“It was an uphill battle, but our suppliers were great,” says Peter. “We kept our overheads very low. From year one we started to make a profit, but it was small and we didn’t pay ourselves much.”
My passion is building the brand with a product and packaging that breaks boundaries.
By controlling costs, working closely with their existing customers and identifying new markets that would be relatively low risk, the father and son managed to build up sales year by year. But the Cullens have not forgotten those who have stood by them.
Walking through the factory with the pair, the respect and care they have for their employees is clear. The company has low staff turnover and a warm, family atmosphere, with great camaraderie as Richard and Peter greet each worker by name.
The demise of Clara, their early employer, was not easy and taught both men the value of sound financial management. Today the company has no debt, and waste in the factory is less than 1%.
Their original business influenced them in other ways, too, including the culture of the company and its core values. “Losing my job in the early days was tough,” says Richard, “and then I bumped into a friend who said, ‘This is the best thing that could happen to you.’ He was right. You build up your resilience and your determination to succeed after an experience like that.”
Both men believe there needs to be more of an acceptance of business failure in Europe. “In America it counts in your favor if you’ve been through adversity — you learn so many lessons,” Peter says. “That’s the real test of an entrepreneur.”
Global gourmet appeal
As a premium product, The Jelly Bean Factory beans do not contain gelatin or genetically modified organisms. The beans are also halal, vegetarian and kosher. The Cullens have put great effort into standardizing their product so that it complies with regulations in all markets.
Expanding internationally was a long and well-planned process, with the Cullens undertaking substantial travel to assess each market’s individual needs. They found, unsurprisingly, that tastes vary greatly among their export markets.
Mango-flavored beans, for instance, are big in Indonesia. The French hate cinnamon while the Americans go wild for it, along with cotton candy and popcorn.
Taking these insights back to headquarters, they used them to shape their strategic growth plan and marketing activities, trying to exploit the different opportunities in individual markets. Offices have since been established in the UK and the Middle East, and each distributor in these markets have a strategic plan to grow the brand with year-on-year sales growth.
That’s something the Cullens monitor closely, providing support and advice where needed to help that growth continue. Currently, their key growth markets are the UK, Europe, Scandinavia, South Africa, Australia and New Zealand, with a two-year, multimillion-euro investment program looking at strategic partnerships, trade marketing campaigns and product development, which is predicted to grow export sales by a further 50%.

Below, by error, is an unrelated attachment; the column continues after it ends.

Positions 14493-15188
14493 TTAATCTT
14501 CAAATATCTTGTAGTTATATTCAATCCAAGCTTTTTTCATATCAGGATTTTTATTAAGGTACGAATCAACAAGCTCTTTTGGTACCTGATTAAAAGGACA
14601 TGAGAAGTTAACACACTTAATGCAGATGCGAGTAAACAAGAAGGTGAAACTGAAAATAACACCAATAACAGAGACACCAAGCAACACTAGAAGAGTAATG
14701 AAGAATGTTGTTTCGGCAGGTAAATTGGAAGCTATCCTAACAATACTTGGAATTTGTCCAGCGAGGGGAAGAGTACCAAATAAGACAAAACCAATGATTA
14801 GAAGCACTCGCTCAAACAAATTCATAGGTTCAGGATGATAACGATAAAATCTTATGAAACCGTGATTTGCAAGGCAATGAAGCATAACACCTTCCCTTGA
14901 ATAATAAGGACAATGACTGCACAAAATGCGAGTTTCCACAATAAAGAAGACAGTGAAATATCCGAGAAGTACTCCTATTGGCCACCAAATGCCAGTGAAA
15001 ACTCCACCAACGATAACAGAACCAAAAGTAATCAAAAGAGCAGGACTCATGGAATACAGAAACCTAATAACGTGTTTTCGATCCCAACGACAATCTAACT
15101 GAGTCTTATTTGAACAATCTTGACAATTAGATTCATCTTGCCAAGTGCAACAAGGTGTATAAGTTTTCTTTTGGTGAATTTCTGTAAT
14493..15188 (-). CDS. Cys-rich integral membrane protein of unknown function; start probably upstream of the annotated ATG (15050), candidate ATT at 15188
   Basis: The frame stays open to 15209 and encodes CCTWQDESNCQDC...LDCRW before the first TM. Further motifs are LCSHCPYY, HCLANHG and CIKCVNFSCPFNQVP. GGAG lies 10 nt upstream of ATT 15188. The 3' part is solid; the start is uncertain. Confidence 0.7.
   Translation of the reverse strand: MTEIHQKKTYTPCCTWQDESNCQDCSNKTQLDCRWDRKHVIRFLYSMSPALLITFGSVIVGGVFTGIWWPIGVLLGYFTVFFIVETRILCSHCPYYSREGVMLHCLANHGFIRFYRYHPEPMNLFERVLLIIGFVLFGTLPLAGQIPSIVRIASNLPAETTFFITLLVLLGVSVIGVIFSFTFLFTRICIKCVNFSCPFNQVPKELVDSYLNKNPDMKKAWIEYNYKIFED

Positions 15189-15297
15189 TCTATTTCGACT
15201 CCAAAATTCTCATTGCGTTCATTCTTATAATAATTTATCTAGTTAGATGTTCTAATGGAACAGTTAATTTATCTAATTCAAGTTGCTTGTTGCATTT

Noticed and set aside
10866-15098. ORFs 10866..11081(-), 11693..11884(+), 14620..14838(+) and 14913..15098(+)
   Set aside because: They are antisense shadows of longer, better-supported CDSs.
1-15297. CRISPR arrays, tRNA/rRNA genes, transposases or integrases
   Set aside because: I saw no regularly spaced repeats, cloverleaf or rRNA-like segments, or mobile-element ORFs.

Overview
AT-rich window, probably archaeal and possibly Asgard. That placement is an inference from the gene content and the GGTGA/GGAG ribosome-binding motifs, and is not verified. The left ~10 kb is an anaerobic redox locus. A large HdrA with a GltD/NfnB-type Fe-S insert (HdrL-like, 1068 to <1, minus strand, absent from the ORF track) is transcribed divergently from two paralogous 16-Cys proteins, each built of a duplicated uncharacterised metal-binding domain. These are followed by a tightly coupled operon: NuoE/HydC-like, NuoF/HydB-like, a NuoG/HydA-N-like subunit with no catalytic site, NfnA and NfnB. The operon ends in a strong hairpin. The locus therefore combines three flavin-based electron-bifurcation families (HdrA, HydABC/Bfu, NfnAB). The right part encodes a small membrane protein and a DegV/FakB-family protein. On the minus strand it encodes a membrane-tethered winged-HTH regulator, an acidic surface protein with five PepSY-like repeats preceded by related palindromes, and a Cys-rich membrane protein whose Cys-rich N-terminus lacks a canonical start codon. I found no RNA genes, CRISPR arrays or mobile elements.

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They’ve looked closely at exploring South America, but they’re cautious about moving into this vast and fast-growing region too quickly, wanting to be firmly established in earlier target markets first to guarantee sustainable growth. And the business has grown rapidly — it’s about to move from its 98,000-square-foot facility to one that is nearly one-and-half times as big.
Thanks to the growing visibility of the brand, the company has received a number of overtures recently. “In the past few months, we’ve been offered opportunities that would double our capacity,” Peter reveals.
These include collaborations with other confectionery manufacturers and retailers. “But we’d be busy fools,” says Richard, who is dismissive of manufacturing own-label brands for supermarkets and other companies: “All you’re doing is competing with yourself.
“We’re looking for strategic alliances, but it’s important that we also get our own brand exposure,” he continues. “We’re constantly striving to break boundaries with the product, to do things that are difficult and haven’t been done before.”
To that aim, they currently partner with a large Finnish confectionery company that looks after all Finnish distribution, and they market a co-branded product in the US, The Jelly Bean Planet. “The candy business is about fun and nice things, and that makes it enjoyable,” Peter concludes.
Nevertheless, the Cullens have clearly been steeled by their experiences. Focus and financial discipline are two qualities they frequently stress.
As Richard puts it: “This is a fun brand, but it’s a serious product and a serious business.”